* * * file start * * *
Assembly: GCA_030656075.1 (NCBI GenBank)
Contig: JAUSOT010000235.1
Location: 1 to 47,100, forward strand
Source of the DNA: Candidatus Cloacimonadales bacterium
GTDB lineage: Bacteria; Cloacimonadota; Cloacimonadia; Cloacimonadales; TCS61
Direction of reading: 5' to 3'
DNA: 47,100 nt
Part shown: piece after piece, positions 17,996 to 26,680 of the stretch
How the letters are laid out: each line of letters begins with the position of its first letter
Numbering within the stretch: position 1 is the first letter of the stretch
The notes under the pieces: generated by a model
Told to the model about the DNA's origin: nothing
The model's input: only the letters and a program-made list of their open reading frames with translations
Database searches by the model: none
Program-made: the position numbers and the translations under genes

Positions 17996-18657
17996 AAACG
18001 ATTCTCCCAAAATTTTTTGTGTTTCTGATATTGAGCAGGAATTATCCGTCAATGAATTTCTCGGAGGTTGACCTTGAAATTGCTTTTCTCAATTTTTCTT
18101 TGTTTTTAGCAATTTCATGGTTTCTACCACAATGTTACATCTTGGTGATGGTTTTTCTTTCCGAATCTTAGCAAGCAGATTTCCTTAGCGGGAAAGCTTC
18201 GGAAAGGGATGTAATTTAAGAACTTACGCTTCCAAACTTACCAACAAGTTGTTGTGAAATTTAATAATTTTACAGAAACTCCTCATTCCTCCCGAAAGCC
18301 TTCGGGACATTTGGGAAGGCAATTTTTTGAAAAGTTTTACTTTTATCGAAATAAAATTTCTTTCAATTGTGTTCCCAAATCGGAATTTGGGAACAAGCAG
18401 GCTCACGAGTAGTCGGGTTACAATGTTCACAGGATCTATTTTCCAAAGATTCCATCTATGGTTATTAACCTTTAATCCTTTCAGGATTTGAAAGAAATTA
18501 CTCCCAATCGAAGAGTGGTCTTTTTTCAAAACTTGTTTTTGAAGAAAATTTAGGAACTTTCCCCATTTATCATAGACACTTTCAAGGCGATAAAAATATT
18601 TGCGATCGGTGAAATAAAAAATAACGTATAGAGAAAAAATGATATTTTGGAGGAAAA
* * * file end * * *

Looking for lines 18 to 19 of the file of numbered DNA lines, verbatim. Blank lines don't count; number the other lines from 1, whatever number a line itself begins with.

18001 ATTCTCCCAAAATTTTTTGTGTTTCTGATATTGAGCAGGAATTATCCGTCAATGAATTTCTCGGAGGTTGACCTTGAAATTGCTTTTCTCAATTTTTCTT
18101 TGTTTTTAGCAATTTCATGGTTTCTACCACAATGTTACATCTTGGTGATGGTTTTTCTTTCCGAATCTTAGCAAGCAGATTTCCTTAGCGGGAAAGCTTC